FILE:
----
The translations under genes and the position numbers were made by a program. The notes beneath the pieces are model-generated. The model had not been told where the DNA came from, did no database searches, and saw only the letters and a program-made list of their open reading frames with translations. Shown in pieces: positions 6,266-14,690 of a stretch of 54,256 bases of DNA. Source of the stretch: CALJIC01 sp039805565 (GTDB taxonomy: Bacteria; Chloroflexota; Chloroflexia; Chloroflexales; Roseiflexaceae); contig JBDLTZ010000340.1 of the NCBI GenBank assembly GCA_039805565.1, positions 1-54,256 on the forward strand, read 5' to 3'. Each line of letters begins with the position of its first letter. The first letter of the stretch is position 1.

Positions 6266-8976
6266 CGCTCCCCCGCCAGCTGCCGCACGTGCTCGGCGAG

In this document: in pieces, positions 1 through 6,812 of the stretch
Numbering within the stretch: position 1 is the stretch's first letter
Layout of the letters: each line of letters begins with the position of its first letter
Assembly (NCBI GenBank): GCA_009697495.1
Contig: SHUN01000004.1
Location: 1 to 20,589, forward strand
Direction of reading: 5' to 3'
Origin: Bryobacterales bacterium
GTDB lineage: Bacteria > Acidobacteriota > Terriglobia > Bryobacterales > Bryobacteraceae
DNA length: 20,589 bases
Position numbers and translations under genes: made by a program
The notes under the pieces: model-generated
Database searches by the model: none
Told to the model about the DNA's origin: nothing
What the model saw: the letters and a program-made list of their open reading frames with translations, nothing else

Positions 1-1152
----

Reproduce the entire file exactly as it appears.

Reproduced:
The translations under genes and the position numbers were made by a program. The notes beneath the pieces are model-generated. The model had not been told where the DNA came from, did no database searches, and saw only the letters and a program-made list of their open reading frames with translations. Shown in pieces: positions 6,266-14,690 of a stretch of 54,256 bases of DNA. Source of the stretch: CALJIC01 sp039805565 (GTDB taxonomy: Bacteria; Chloroflexota; Chloroflexia; Chloroflexales; Roseiflexaceae); contig JBDLTZ010000340.1 of the NCBI GenBank assembly GCA_039805565.1, positions 1-54,256 on the forward strand, read 5' to 3'. Each line of letters begins with the position of its first letter. The first letter of the stretch is position 1.

Positions 6266-8976
6266 CGCTCCCCCGCCAGCTGCCGCACGTGCTCGGCGAG

In this document: in pieces, positions 1 through 6,812 of the stretch
Numbering within the stretch: position 1 is the stretch's first letter
Layout of the letters: each line of letters begins with the position of its first letter
Assembly (NCBI GenBank): GCA_009697495.1
Contig: SHUN01000004.1
Location: 1 to 20,589, forward strand
Direction of reading: 5' to 3'
Origin: Bryobacterales bacterium
GTDB lineage: Bacteria > Acidobacteriota > Terriglobia > Bryobacterales > Bryobacteraceae
DNA length: 20,589 bases
Position numbers and translations under genes: made by a program
The notes under the pieces: model-generated
Database searches by the model: none
Told to the model about the DNA's origin: nothing
What the model saw: the letters and a program-made list of their open reading frames with translations, nothing else

Positions 1-1152